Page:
Conversely, to paraphrase the musical's final number, [title of show] may only end up as nine thousand people's favorite thing. Without question, some of the paying public won't be happy parting with their hard earned dollars to see four performers and one keyboardist, Larry Pressgrove, dressed in street clothes on a barely-there set (by Neil Patel). And, the show is, at least on the surface, a musical about making a musical -- one with more than its fair share of inside jokes. To put it bluntly, Wicked it ain't.
In fact, the piece began life as the pair's late-in-the-game submission to the then-tiny 2004 New York Musical Theatre Festival (NYMF); and the first two thirds of the musical -- its strongest material -- focus on that original show's conception. We watch as Bowen and Bell, these "two nobodies in New York" (to use the title of one of the show's best songs), throw out ideas, procrastinate, and eventually settle on the clever concept of simply using their own conversations verbatim as the dialogue for their show.
The latter and less satisfying section of the musical starts happily enough, as the now foursome recall in a pair of medleys their sucessful NYMF run and Off-Broadway success at the Vineyard Theatre in 2006. But soon the creators inevitably melt down, second-guess themselves, and hurt each other as they try to make their way to Broadway. It's a good thing we know there's a happy ending in store.
During that last section, Bell argues for taking out some of the obscure showbiz references we've already heard -- and which indeed may prove to be a turn-off to more than a few audience members. But since the show is being performed in New York City, one can be assured more than nine people will laugh hysterically when one character turns to another and intones, "Don't be silly, of course you were meant to have children." (An Into the Woods reference, and one made even funnier by the presence of that show's star, Joanna Gleason, on my visit) or an excited mention of actress Mary Stout or lighting designer Ken Billington.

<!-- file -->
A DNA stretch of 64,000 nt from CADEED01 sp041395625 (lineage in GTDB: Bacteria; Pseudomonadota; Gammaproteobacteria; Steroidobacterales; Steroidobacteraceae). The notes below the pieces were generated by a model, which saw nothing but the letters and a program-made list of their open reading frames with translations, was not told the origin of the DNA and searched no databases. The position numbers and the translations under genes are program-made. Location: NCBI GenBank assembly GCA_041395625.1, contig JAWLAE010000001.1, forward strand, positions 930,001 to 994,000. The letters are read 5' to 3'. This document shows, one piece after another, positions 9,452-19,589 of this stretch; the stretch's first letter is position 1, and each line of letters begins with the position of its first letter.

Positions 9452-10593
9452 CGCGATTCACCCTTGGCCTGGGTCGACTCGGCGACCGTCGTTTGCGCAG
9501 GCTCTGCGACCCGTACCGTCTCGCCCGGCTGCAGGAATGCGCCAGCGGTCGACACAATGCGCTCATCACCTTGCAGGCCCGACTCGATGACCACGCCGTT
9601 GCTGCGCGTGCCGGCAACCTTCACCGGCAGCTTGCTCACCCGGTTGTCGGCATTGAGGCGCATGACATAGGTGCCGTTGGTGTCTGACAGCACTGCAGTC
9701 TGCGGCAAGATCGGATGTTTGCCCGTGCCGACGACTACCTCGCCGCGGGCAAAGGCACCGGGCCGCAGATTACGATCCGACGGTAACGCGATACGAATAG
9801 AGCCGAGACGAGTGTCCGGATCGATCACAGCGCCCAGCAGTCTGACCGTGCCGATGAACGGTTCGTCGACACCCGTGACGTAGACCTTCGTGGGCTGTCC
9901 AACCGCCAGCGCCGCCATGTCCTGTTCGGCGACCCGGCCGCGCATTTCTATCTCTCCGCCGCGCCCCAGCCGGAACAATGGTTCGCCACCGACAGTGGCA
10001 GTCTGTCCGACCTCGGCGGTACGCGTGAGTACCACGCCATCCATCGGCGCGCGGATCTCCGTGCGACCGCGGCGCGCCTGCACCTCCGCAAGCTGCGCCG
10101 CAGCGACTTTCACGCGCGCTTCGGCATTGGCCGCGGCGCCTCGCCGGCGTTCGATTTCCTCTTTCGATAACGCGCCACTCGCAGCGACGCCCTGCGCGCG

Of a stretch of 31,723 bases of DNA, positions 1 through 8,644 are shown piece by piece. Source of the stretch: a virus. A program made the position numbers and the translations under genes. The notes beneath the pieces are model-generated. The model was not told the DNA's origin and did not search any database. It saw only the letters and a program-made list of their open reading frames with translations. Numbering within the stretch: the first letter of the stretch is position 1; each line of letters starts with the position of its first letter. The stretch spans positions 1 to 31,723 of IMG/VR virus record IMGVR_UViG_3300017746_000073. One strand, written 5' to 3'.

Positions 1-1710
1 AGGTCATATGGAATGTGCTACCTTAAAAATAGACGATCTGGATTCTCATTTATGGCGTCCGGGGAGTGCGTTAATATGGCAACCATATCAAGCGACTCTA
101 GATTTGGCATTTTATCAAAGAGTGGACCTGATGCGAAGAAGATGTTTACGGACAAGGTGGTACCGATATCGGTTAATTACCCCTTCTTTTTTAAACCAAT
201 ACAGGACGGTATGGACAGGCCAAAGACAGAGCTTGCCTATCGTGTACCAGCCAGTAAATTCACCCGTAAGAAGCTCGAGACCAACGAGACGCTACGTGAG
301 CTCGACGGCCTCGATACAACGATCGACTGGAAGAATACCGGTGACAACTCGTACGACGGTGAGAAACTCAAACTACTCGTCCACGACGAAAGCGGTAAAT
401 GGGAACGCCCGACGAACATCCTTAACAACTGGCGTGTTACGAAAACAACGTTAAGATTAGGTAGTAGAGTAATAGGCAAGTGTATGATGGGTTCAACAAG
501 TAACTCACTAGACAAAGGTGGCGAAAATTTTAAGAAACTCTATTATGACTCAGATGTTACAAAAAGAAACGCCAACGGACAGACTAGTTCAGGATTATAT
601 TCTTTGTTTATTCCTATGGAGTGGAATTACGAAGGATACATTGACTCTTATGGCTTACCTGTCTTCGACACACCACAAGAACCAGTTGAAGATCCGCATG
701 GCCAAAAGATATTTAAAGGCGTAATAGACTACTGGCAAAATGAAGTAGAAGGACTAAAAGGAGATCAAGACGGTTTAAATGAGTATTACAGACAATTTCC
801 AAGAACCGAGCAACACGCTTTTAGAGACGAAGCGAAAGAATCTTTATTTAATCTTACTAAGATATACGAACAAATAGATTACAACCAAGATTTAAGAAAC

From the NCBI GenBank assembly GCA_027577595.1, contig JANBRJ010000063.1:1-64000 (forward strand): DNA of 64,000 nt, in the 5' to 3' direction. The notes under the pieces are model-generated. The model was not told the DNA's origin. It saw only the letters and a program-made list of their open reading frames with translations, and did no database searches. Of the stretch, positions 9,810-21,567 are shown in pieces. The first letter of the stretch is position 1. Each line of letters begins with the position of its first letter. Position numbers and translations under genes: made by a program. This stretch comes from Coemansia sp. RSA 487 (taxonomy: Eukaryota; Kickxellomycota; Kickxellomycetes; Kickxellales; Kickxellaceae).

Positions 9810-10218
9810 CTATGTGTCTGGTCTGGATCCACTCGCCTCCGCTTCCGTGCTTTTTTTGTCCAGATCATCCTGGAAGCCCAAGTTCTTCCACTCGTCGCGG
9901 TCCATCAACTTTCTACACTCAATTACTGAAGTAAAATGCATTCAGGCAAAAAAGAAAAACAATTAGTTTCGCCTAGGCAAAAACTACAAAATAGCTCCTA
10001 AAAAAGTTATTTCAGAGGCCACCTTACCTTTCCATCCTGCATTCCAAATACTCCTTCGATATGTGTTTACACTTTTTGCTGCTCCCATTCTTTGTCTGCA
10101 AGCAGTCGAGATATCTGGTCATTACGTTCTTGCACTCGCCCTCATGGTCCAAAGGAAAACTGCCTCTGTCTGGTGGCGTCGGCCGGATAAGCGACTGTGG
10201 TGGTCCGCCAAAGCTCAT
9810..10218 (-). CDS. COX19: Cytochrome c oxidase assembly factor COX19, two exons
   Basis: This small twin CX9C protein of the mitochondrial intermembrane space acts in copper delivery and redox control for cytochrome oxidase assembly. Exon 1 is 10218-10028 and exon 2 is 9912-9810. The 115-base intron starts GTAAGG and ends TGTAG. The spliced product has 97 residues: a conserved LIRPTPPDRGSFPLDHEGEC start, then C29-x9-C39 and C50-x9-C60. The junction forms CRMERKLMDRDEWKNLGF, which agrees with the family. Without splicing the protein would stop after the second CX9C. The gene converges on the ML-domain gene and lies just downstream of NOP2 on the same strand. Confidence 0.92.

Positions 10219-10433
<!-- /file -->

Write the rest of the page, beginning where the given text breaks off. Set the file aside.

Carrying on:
Meanwhile, a continuing series of answering machine messages from some of musical theater's reigning divas, including Kerry Butler, Christine Ebersole, Victoria Clark, and Patti LuPone, can probably be enjoyed by a broader audience, although knowing these ladies adds an extra spark to the running gag.
Michael Berresse, best known as one of Broadway's finest actor-dancers, directs the proceedings with a sure hand and provides plenty of movement to keep the musical from seeming too static. Unsurprisingly, Bowen and Bell play this version of themselves very well, with Bell's superb comic timing allowing him to get a laugh out of even some of the piece's weaker material.
The lovely Blickenstaff, who recently appeared in The Little Mermaid (as she mentions), proves to be a major asset, contributing both a winning personality and a kick-ass voice, while Blackwell, a self-described "handsome lady," could have a great future playing all the sharp-edged roles that Randy Graff and Julie Halston don't have time for thanks to her razor-sharp delivery. (She's also a better singer than she gives herself credit for.)
Its insidery tone aside, [title of show] will certainly speak to anyone who has worked hard to make their dreams come true -- despite the nasty opinions of others and the discouraging voices in their own heads. Equally if not more important, the show has a lot to say about the nature of true friendship. In the end, this little-musical-that-could gives us more than enough to listen to, in every sense of the term, to warrant a visit.
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